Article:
“Are you having a good time using your tablets?”
“YES!!!” shouts a chorus of students.
It’s the International day for persons with disabilities and Jamaica’s Portfolio Minister for Education, Youth and Information, Hon Fayval Williams, is hosting a virtual check-in to learn from students with special needs, some of 534 who are receiving tablets donated by UNICEF, about how they are being able to use them.
Helping learning continue at home
“I use my tablets to read, do my online schoolwork, to do maths and learning things. – Amoya White, aged 11,a student at Randolph Lopez School in Hope in Kingston.
For Tichan Beadle, aged 18 from Edgehill School of Special Education, St Ann, besides improving on her subjects, the tablet has also helped her social skills and it is a source of psychosocial support – especially vital at this time, for many children whom the disruptions to their normal life has worsened their mental health.
“It helps me to interact with my teachers and classmates… I receive counselling from my guidance counsellor which helps me to explain how I feel being away from face-to-face class.”
‘One Laptop or Tablet Per Child’
The tablets are ‘Accessibility Ready’, meaning that that students can use them upon delivery. Valued at US$100,000, the UNICEF donation is in support of the Ministry’s ‘One Laptop or Tablet Per Child’ initiative and goes to children identified by their Special Education Unit as most in-need.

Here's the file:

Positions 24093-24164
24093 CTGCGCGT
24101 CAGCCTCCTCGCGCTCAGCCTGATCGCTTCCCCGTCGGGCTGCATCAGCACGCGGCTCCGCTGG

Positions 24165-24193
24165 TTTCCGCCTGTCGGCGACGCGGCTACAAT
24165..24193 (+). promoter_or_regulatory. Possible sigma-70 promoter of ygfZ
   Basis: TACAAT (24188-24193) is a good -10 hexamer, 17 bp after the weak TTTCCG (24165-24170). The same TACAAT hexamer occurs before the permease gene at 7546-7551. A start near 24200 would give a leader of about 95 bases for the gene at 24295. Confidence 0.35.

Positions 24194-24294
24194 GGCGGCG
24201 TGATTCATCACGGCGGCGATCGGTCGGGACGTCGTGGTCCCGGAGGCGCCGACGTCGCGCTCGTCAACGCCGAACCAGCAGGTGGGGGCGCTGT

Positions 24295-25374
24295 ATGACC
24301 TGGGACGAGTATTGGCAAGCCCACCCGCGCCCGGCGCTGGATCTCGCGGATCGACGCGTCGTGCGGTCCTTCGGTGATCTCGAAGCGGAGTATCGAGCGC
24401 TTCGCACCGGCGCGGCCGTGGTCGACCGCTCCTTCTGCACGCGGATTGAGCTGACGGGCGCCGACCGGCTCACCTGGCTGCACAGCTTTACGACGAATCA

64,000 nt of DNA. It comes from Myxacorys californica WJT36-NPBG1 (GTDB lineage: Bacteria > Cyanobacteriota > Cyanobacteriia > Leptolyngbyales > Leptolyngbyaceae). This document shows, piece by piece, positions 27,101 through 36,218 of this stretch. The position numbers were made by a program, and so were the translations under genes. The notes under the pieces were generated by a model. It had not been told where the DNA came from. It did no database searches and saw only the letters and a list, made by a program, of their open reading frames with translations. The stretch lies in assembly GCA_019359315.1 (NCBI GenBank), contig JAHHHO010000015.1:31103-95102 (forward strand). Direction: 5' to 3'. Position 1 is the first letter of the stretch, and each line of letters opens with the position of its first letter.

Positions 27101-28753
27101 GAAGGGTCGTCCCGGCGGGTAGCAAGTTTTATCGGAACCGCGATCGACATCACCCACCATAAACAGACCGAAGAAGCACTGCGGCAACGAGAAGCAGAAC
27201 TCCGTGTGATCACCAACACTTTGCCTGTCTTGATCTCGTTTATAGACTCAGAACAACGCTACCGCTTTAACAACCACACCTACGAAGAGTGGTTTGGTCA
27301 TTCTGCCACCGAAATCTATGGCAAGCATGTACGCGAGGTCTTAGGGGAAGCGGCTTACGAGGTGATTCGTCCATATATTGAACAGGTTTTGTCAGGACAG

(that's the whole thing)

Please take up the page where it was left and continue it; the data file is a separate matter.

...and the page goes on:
The COVID-19 pandemic has hit households with children hard. A study by UNICEF and the Caribbean Policy Research Institute (CAPRI) revealed that 80 per cent have lost income – losing an average of 46 per cent. For those who have children with disabilities, already incurring higher costs associated with specialised education and education.
That’s why UNICEF has been increasing our support for these families, including a grant under the Programme of Advancement Through Health and Education (PATH) conditional cash transfer programme.
Adapting to the new norm
Across Latin America and the Caribbean, 97% of students are currently out-of-school. Here in Jamaica, UNICEF is working with the National College for Educational Leadership (NCEL) to help school leaders to adapt to the new norm of distance learning, and their teaching staff to keep innovating, whether by online or offline means.
Then there is the reaction by families to such initiatives. We’ve witnessed their appreciation to teachers who go the extra mile for their community – miles extra in the case of motorbiking principal Keron King – and we hope that these tablets, and of course the wider initiative by the Ministry, can help families ensure that their children keep learning at home.
“When the teacher called I was astonished because I wasn’t really expecting it,” says Latoya Bryan, mother of Matthew Gordon, aged 11, also from Randolph Lopez School. “He is learning from it because some things I don’t really know how to go into he’s able to do it, despite his disability!”
The donation was made possible thanks to the financial contribution from the United Arab Emirates government, which has enabled UNICEF to support several education projects in Jamaica since 2019; together with support from Unicomer Jamaica Limited who paid for 100 of the tablets; and Digicel Foundation which provided SIM cards and one-year mobile internet access.
Resources for parents
From videos to activities to stories, visit our webpage for families of children with the disabilities, giving you the information you need to help them reach their full potential in life.